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Posts Tagged ‘God’s hope’


1 John 4:12: God’s Enormous Love

Easter Wednesday, April 4, 2018

We continue the celebration of Easter throughout this holiest of liturgical times, focusing on one verse a day, comparing varying translations, remembering God’s immense love, anticipating the joy of God’s hope, and resting in the transformation of God’s wisdom.

No one has ever seen God; if we love one another, God lives in us, and his love is perfected in us. (NRSV)

We look for physical signs of God’s presence . . . yet we see God in the acts of mercy we offer to one another.

No one has ever seen God, but if we love one another, God lives in union with us, and his love is made perfect in us. (GNT)

We look for spiritual signs of God’s presence . . . yet we see God’s hope in the acts of rescue we offer to one another.

No one has ever seen God; if we love one another, God remains united with us, and our love for him has been brought to its goal in us. (CJB)

We look for emotional signs of God’s presence . . . yet we see God in the wisdom we offer to one another.

No one has seen God, ever. But if we love one another, God dwells deeply within us, and his love becomes complete in us—perfect love! (MSG)

We look for God in so many ways . . . yet God is among us without our thinking, without our asking, without our believing.

How might we bring the Easter joy of God’s love to one who seeks wisdom, hope and compassion?


When we compare translations of these verses, we come to understand that the perfection of love is its steadfast power and hope in our lives.

Image from: https://williamsonsource.com/pennells-ponderings-on-god-being-in-control/ 

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Esther F: The River is Esther

Edward Armitage: The Feast of Esther

Wednesday, February 21, 2018

It has been a week since Ash Wednesday when we began our Lenten journey of discovery, renewal, and transformation. We have had seven days to contemplate the state of our world and our personal circumstances. We have reflected on the violence in Esther’s world and in our own. Today, amidst bloodshed and reversals, and despite our fears, we find a way to give thanks.

In the apocryphal verses of this story, we hear Mordecai declare his praise for God’s providence. We too, might announce our acclaim.

Then Mordecai said: “This is the work of God. I recall the dream I had about these very things, and not a single detail has been left unfulfilled – the tiny spring that grew into a river, and there was light, and sun, and many waters”.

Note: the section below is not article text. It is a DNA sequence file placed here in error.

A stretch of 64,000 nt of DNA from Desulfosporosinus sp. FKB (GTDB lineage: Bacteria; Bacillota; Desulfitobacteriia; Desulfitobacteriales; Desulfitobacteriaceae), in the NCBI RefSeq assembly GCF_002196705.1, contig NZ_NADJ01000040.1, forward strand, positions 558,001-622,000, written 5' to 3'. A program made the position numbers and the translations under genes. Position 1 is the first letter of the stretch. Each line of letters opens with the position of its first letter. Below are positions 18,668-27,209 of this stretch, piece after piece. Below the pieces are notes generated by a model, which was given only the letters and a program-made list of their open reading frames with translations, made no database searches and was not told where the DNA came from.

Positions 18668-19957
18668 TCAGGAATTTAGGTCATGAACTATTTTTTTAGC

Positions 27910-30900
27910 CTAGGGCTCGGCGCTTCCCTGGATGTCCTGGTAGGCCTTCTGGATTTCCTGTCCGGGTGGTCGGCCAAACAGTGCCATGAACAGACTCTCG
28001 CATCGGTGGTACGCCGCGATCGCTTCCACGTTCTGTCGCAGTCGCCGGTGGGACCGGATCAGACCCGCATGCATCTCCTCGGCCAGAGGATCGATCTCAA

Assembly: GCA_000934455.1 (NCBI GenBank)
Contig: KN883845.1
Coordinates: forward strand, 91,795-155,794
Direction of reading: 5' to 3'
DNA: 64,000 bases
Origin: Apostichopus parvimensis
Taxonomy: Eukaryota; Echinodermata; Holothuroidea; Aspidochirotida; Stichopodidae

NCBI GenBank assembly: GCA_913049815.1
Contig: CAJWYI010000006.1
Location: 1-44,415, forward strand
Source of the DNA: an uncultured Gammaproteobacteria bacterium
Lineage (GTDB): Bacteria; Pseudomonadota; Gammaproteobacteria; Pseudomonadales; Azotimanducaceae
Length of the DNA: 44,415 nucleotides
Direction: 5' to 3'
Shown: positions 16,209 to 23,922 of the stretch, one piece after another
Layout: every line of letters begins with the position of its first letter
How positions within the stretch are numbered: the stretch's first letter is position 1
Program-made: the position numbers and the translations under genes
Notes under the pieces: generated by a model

In the apocryphal verses of this story, we hear Mordecai describe God’s river of compassion, and the river is Esther. We too, might affirm God’s love.

“The river is Esther, whom the king married and made queen”.

In the apocryphal verses of this story, we hear Mordecai announce his gratitude for God’s power. We too, might proclaim our appreciation.

“The Lord saved his people and delivered us from all these evils. God worked signs and great wonders, such as have not occurred among the nations”.

In the apocryphal verses of this story, we hear Mordecai assert his joy for God’s presence. We too, might broadcast to anyone who will listen our confidence that God also abides.

“Gathering together with joy and happiness before God, they shall celebrate these days on the fourteenth and fifteenth of the month Adar throughout all future generations of his people Israel”.

With these apocryphal verses, we experience the river that is God’s power, fidelity, hope and mercy. And this river is Esther.

 Tomorrow,, Esther on the fringes of society.  

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Isaiah 55:8-9: God’s Ways

Sunday, October 1, 2017

There is little wonder that we become confused in our contemporary society; and God is aware of this.

For my thoughts are not your thoughts,
    nor are your ways my ways, says the Lord.
For as the heavens are higher than the earth,
    so are my ways higher than your ways
    and my thoughts than your thoughts. (NRSV)

God’s generosity is far too deep and far too wide for us to understand; and God is aware of this.

“My thoughts,” says the Lord, “are not like yours,
    and my ways are different from yours.
As high as the heavens are above the earth,
    so high are my ways and thoughts above yours. (GNT)

God’s call to us to follow in the ways we cannot understand are a struggle. And God is aware of this.

“For my thoughts are not your thoughts,
and your ways are not my ways,” says Adonai.
“As high as the sky is above the earth
are my ways higher than your ways,
and my thoughts than your thoughts. (CJB)

God’s hope for us is greater than we can imagine. And God is aware of this.

“I don’t think the way you think.
    The way you work isn’t the way I work.”
God’s Decree.
“For as the sky soars high above earth,
    so the way I work surpasses the way you work,
    and the way I think is beyond the way you think. (MSG)

God’s love for us is greater than we can take in. And God is aware of this.

Although God’s ways are not our ways, God abides with us still. For God is aware of who we are. And so God loves us still.

When we compare varying versions of these verses, we understand the enormity of God’s faith, hope and love in and of us.

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Wisdom 13:1-9: The Wisdom of God’s Creation

Sunday, November 22, 2015Gods-creation

Anyone who does not know God is simply foolish.

When we look at the beauty of the planet, we see God’s goodness.

Such people look at the good things around them and still fail to see the living God.

When we share earth’s resources, we experience God’s generosity.

They have studied the things God made, but they have not recognized the one who made them.

When we bring together science, reason and spirituality, we experience God’s wisdom.